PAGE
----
Thursday, 23 July 2009

On Comedy: What Hollywood Thinks Is Funny

Nikki Finke got her dander up about the Fox Network's request that writers wanting to work on the upcoming Wanda Sykes Show, to provide try-out material for free. I have to differ with her, they can't use anything on air without paying for it, but they also can't pay several hundred comedy writers to submit test material.

I had a similar experience when I was in college. Word went out that a sketch comedy pilot was being put together. They had 6 performers, and were looking for around the same number of staff writers. After a round of reading some pre-existing material, they called in around 40 candidates for a final try-out. We were brought to a comedy club, met the cast, and were given the front pages of several newspapers, and given about 90 minutes to write something topical.

Since all the papers were going on about a study about the rise of girls belonging to street gangs, I wrote a piece called "Gang Violence Barbie." That piece put me over the top, and I was hired.

Sadly, the pilot never got beyond the script stage. The producer blew the budget on market research, hoping that it would give her the magic formula for a hit show, instead it turned what was a clever, if a bit scatter-shot, sketch show, into a sitcom about angels that didn't have any actual jokes in it.

The reason it became a sitcom about angels: Because of an ad campaign for Philly Cream Cheese that was very successful. In fact, that ad campaign is still running, sadly, its popularity sank our hopes for a pilot, let alone a series.

Anyway, I wasn't paid for the tryout material, because it wasn't going to be used. In fact, nothing anyone in the group was going to be used once the focus groups and marketing people were through rewriting butchering it, but that's not the main topic of this post.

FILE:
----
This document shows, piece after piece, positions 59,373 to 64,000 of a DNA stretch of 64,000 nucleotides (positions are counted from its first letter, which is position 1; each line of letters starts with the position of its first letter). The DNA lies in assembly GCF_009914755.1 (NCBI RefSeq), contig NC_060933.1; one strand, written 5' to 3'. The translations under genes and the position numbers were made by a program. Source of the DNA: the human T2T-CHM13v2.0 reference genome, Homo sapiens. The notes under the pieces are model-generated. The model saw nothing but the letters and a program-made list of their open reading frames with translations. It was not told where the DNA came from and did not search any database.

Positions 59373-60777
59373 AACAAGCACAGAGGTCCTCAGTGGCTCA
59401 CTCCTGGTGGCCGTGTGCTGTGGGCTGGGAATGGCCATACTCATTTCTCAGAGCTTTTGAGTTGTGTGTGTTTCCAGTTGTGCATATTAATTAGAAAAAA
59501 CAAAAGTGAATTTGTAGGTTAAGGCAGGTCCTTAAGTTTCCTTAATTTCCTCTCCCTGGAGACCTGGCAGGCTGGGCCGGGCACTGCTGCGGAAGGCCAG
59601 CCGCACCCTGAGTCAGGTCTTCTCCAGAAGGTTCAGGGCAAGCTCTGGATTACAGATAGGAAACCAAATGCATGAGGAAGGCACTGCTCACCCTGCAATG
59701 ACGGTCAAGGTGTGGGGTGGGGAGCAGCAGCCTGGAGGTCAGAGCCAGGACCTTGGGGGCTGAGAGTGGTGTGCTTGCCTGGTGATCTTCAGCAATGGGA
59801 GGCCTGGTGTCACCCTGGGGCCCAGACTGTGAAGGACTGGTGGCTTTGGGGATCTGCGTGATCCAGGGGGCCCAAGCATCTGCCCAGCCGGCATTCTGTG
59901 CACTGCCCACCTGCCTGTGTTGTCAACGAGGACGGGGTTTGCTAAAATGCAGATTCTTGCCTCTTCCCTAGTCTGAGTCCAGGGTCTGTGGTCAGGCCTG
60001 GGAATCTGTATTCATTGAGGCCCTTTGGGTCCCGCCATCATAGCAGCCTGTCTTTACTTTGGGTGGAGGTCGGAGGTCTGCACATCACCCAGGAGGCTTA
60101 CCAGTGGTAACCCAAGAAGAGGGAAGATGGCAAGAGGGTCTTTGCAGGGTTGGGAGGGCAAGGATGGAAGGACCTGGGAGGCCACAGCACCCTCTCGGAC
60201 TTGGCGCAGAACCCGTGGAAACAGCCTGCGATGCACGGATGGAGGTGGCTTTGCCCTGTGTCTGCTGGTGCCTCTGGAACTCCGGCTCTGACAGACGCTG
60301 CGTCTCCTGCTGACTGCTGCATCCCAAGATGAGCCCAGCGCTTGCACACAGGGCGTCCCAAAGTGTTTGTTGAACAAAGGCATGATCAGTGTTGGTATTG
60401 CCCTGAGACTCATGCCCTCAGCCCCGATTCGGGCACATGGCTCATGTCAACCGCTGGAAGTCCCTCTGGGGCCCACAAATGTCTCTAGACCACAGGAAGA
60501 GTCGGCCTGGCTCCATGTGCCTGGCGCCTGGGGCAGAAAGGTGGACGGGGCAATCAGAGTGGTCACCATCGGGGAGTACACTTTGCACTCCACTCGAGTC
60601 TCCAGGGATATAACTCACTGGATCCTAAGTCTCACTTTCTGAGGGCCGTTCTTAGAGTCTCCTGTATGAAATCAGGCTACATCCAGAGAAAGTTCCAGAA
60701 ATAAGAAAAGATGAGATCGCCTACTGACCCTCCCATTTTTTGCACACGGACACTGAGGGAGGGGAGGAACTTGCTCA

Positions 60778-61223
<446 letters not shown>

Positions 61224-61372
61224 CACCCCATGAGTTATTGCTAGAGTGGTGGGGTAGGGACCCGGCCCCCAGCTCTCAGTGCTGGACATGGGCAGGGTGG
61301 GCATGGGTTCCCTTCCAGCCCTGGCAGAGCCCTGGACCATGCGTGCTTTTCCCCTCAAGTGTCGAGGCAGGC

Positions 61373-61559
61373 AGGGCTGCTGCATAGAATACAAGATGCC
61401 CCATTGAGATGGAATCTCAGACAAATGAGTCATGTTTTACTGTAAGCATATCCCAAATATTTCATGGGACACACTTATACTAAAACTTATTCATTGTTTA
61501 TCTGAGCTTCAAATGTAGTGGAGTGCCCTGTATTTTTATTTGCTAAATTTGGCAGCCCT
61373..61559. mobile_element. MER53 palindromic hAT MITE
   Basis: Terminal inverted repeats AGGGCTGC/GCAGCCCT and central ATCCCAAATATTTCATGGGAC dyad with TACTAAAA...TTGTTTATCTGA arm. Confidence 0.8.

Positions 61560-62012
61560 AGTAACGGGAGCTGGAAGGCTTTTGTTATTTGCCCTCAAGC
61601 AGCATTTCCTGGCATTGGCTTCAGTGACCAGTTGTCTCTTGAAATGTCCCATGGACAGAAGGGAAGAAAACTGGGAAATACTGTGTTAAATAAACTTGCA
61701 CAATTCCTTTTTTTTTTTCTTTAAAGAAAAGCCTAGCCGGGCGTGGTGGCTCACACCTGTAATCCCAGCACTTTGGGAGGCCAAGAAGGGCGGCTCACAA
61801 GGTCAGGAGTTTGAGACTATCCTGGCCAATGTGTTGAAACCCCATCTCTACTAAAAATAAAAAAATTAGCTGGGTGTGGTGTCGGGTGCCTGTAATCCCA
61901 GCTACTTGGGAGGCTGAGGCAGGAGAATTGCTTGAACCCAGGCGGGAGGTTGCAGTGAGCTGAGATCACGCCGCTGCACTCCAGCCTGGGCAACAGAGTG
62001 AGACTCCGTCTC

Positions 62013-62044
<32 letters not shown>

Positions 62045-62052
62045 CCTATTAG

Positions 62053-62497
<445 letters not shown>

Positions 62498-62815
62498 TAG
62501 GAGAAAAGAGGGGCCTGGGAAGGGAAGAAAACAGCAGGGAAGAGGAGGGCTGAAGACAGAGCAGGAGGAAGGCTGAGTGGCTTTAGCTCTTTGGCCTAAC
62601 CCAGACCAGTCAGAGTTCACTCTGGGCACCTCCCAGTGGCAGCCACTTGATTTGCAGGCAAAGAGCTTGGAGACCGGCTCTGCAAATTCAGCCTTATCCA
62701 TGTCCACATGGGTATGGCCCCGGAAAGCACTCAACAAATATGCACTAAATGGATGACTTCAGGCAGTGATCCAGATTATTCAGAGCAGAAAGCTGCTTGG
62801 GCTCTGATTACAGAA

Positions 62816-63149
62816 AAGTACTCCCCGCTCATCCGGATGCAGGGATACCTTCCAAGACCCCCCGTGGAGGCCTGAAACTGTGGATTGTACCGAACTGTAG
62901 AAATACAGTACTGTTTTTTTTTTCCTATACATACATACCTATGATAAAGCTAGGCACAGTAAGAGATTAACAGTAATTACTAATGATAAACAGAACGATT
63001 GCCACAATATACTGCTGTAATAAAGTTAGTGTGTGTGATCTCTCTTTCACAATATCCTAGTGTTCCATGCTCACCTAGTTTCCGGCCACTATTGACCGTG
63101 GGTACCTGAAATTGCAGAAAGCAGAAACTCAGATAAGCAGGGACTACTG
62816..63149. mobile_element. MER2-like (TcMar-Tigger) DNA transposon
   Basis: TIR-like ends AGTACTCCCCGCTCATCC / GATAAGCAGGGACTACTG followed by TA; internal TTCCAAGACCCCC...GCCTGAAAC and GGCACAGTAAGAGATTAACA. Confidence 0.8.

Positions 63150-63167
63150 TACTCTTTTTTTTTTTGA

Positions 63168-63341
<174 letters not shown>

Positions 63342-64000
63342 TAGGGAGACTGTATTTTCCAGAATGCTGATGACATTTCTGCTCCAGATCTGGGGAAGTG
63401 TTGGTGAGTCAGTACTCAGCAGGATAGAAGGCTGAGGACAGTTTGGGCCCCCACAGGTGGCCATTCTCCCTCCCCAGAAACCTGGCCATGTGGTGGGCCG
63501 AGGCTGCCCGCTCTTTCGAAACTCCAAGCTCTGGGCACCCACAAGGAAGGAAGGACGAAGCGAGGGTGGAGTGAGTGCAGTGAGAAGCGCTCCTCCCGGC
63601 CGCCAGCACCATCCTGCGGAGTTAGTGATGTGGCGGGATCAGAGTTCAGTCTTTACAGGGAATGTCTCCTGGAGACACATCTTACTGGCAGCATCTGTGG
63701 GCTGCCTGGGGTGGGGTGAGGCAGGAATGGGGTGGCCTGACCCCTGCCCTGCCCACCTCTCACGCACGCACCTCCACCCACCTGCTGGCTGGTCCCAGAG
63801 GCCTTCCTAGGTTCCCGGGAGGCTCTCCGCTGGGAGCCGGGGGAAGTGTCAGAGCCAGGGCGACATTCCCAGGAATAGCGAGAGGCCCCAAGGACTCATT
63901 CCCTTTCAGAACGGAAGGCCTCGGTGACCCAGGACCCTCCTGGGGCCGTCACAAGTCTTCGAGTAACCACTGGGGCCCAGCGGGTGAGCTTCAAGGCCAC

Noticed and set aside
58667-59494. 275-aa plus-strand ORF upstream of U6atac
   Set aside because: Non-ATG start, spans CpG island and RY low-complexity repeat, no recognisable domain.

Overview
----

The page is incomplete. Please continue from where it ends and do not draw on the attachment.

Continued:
What concerns me is what the
Wanda Sykes Show is looking for in the field of material. Take a look at what the memo says: (click to enlarge)

Now let's take a look at what kind of where they are coming from at some of the types of routines they're looking for.

- Shopping for a pet with Michael Vick.

That's like offering to take Charles Manson to a Hollywood Party. It serves no purpose, and what humor could Wanda Sykes extract from a pet store employee calling the police, because I believe that sort of behaviour would be considered a violation of his plea agreement.

-Trying to get Congressmen Peter King to cry about Michael Jackson at some sort of Michael Jackson tribute at a Veteran's Hall.

Okay, and how are you going to swing that? I'm sure Peter King would probably just tell you off and hang up.

-Get a walk through for a "gay exorcism."

Didn't Bruno already do stuff like this? Or was it Bill Maher in Religulous? And I think we know how that worked out for them. All I really see is Wanda trying to pick a fight with people most Christians consider as on the fringe, and attempting to paint all Christians as being like them. Now that's comedy.

-Look for the "Department of Law" Sarah Palin talked about.

Okay, now this is a bit of a stretch. We're talking about a slip of the tongue from a now former politician, being extended into some sort of major news story that can justify a full on comedy sketch. About 90% of people who don't view the Huffington Post and the Daily Kos as their only new sources probably never even heard of that gaffe, let alone what the sketch is supposed to be about.